Postponing elections could lead to the collapse of the interim election government without an alternative arrangement, reports Shubha Singh
When Nepali Congress chief Sushil Koirala meets Indian political leaders during his five-day visit to India, he will be the fourth Nepali leader to visit India in recent times.
In the past couple of months, leaders of Nepal’s three main political parties, the Communist Party of Nepal (Maoist), Nepali Congress and Communist Party of Nepal (Unified Marxist-Leninists) have visited Delhi at the invitation of the Indian government.
The visits of the Nepali leaders to Delhi are part of the process of consultations and to reinforce India’s strong backing for the elections to the Constituent Assembly. The elections are due to be held on November 19.
The three main political formations in Nepal are in favour of elections being held on the scheduled date, but there is a small section within these parties that are ready for a postponement. It is however, the dissident hardline Maoist faction led by Mohan Baidya that is strongly opposed to the elections.
About 33 small political parties and groups have their objections to holding the elections until some issues are resolved. There has been some talk in Kathmandu among mainstream politicians that efforts should be made to arrive at a consensus even if it means delaying the polls. In Kathmandu’s charged atmosphere such statements lead to fears that polls may be postponed.
The three former prime ministers, Pushpa Kamal Dahal, Sher Bahadur Dueba and Madhav Nepal, who visited Delhi in the recent months, held meetings with Prime Minister Manmohan Singh, External Affairs Minister Salman Khurshid and Leader of Opposition in the Lok Sabha, Sushma Swaraj.
The Indian leaders emphasised the importance of timely elections which would end the impasse in Nepal by electing a constituent assembly. The three former prime ministers expressed their commitment to holding elections in November.
The previous constituent assembly was elected in 2008 following the peace agreement of 2006 that ended the Maoist insurgency. The constituent assembly’s extended tenure ended in 2012 without the assembly completing the task of drafting a new constitution. During this period, each of the major parties took their turn in heading the government.
As a means to end the constitutional vacuum, the major political parties eventually agreed that an election government headed by the chief justice be constituted which would hold elections for a new constituent assembly.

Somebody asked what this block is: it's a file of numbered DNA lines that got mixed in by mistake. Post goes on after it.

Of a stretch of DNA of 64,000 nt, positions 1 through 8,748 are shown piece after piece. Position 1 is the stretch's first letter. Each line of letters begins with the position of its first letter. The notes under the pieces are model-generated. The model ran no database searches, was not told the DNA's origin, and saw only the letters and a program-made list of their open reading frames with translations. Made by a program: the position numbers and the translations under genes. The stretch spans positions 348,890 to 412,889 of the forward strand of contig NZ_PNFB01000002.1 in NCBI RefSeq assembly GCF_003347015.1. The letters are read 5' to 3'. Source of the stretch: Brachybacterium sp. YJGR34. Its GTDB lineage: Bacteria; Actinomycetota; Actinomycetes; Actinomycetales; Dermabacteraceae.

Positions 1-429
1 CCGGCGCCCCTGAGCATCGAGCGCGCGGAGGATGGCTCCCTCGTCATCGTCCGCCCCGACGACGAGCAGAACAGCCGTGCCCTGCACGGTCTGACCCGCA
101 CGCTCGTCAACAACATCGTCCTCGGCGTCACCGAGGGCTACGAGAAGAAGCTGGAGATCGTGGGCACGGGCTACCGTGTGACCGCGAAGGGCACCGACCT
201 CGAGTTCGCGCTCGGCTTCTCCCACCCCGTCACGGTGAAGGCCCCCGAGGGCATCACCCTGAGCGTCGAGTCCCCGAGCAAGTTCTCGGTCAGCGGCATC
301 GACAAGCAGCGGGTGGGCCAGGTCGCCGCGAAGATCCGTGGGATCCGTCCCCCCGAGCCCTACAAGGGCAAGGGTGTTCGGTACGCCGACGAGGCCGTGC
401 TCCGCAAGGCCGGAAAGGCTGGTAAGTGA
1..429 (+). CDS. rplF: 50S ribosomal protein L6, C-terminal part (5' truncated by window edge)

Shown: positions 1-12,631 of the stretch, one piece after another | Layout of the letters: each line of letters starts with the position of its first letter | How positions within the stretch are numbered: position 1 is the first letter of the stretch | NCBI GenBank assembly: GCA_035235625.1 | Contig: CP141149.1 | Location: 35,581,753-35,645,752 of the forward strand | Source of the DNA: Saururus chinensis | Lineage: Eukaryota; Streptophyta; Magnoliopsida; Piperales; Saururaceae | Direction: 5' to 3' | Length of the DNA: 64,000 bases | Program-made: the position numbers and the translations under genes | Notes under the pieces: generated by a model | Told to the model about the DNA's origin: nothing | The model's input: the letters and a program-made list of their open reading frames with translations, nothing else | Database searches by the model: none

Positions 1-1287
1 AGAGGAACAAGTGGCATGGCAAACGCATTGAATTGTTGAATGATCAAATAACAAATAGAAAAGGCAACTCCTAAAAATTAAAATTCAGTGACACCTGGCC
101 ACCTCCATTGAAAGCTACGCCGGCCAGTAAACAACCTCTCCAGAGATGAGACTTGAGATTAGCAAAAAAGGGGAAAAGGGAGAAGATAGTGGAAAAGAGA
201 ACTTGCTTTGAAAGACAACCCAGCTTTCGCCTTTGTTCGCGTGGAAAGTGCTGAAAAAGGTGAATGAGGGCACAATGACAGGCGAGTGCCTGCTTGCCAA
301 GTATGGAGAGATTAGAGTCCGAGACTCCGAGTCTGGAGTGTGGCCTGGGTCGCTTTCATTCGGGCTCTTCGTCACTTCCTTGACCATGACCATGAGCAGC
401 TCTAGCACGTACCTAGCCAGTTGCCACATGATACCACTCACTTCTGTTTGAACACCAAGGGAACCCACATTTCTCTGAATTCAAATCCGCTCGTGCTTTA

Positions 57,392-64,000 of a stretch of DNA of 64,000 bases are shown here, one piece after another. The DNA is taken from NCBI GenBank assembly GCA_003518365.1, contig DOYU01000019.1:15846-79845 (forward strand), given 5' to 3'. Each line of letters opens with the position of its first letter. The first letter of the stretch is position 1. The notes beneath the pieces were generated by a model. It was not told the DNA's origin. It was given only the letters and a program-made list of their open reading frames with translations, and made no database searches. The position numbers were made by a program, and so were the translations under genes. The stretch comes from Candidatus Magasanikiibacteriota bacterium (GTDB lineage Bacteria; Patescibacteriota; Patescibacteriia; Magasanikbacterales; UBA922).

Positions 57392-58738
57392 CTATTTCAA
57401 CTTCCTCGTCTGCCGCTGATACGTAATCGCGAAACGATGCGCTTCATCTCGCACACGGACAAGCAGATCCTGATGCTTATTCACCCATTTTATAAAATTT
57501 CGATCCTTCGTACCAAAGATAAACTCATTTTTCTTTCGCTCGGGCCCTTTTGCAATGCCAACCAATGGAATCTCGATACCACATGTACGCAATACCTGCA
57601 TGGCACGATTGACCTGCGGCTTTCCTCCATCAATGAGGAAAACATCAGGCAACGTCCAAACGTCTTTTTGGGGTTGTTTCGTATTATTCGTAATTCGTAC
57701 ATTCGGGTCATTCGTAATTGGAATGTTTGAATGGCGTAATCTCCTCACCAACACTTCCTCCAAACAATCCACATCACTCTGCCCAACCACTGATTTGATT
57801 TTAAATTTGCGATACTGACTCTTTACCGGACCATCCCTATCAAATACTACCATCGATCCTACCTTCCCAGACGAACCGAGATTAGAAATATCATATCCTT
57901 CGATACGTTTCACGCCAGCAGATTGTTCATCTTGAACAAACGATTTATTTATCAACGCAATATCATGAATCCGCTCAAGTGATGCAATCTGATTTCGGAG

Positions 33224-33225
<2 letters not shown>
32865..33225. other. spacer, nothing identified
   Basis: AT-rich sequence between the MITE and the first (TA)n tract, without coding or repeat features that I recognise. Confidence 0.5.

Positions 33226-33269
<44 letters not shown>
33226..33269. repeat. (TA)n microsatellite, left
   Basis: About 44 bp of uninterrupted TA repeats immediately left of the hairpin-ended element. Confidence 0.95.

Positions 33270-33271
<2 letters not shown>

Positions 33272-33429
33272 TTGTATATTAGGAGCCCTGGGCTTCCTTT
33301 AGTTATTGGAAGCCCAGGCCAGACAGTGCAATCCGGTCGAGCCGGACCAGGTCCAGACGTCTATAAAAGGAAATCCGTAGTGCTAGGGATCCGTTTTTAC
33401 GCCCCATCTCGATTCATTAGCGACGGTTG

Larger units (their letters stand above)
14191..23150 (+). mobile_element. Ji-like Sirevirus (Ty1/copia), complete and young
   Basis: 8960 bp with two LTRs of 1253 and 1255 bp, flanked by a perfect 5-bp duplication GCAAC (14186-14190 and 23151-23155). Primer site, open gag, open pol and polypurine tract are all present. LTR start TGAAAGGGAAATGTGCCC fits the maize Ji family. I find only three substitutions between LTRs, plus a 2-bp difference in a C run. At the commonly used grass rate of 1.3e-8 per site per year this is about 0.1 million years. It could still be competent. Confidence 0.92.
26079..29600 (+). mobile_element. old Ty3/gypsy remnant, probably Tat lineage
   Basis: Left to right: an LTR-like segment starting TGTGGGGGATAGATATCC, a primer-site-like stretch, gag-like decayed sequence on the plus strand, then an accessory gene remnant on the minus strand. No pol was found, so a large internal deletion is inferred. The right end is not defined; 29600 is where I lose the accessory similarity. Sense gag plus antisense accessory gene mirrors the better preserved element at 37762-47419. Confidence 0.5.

The main political parties agreed to the November elections, but the Baidya Maoist faction announced an “active boycott” of the elections and also warned that it would use its cadres to enforce the boycott. He also called for an alliance with deposed King Gyanendra.
The dissident Maoists could act as a spoiler in some areas but a recent poll by a Nepali newspaper showed that a majority of those polled were in favour of elections being held in November. There has been a strong sense of alienation from political parties among the people at the parties’ inability to resolve their differences and rein in their ambitions for the larger good. Any change or postponement in the election date will add to the people’s anger. Postponing elections could lead to the collapse of the interim election government without an alternative arrangement.
The Election Commission has completed the task of voter registration; 12.1 million voters were registered with photo identity cards. This is substantially less than the numbers registered in 2008 when there were reports of duplicate registrations. About 139 parties have applied for registration with the Election Commission.
There are issues regarding constituency delimitation and the number of seats for proportional representation that have caused major disagreements. But these are not insurmountable issues and can be resolved through dialogue. The Constituency Delimitation Committee is due to give its report in a month’s time. The message from Indian leaders, from both sides of the political spectrum, is on the importance of holding elections on schedule.
Image: Getty Images